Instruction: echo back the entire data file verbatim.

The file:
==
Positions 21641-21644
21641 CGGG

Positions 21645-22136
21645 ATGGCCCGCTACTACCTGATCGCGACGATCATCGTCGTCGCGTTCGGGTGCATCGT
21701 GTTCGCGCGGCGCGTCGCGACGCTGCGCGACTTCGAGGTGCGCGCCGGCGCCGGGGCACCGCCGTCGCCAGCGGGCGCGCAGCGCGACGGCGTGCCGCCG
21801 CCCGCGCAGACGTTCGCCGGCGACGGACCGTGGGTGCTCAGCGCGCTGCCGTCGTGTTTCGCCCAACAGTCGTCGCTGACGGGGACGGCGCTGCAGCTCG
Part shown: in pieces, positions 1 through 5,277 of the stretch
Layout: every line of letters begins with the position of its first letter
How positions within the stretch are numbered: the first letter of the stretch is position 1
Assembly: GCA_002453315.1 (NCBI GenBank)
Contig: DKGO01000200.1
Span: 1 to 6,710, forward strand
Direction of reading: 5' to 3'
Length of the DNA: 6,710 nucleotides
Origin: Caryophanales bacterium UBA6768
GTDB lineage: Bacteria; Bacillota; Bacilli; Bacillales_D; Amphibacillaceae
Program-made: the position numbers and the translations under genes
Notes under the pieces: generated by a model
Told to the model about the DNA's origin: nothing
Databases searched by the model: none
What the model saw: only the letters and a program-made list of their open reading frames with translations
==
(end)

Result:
Positions 21641-21644
21641 CGGG

Positions 21645-22136
21645 ATGGCCCGCTACTACCTGATCGCGACGATCATCGTCGTCGCGTTCGGGTGCATCGT
21701 GTTCGCGCGGCGCGTCGCGACGCTGCGCGACTTCGAGGTGCGCGCCGGCGCCGGGGCACCGCCGTCGCCAGCGGGCGCGCAGCGCGACGGCGTGCCGCCG
21801 CCCGCGCAGACGTTCGCCGGCGACGGACCGTGGGTGCTCAGCGCGCTGCCGTCGTGTTTCGCCCAACAGTCGTCGCTGACGGGGACGGCGCTGCAGCTCG
Part shown: in pieces, positions 1 through 5,277 of the stretch
Layout: every line of letters begins with the position of its first letter
How positions within the stretch are numbered: the first letter of the stretch is position 1
Assembly: GCA_002453315.1 (NCBI GenBank)
Contig: DKGO01000200.1
Span: 1 to 6,710, forward strand
Direction of reading: 5' to 3'
Length of the DNA: 6,710 nucleotides
Origin: Caryophanales bacterium UBA6768
GTDB lineage: Bacteria; Bacillota; Bacilli; Bacillales_D; Amphibacillaceae
Program-made: the position numbers and the translations under genes
Notes under the pieces: generated by a model
Told to the model about the DNA's origin: nothing
Databases searched by the model: none
What the model saw: only the letters and a program-made list of their open reading frames with translations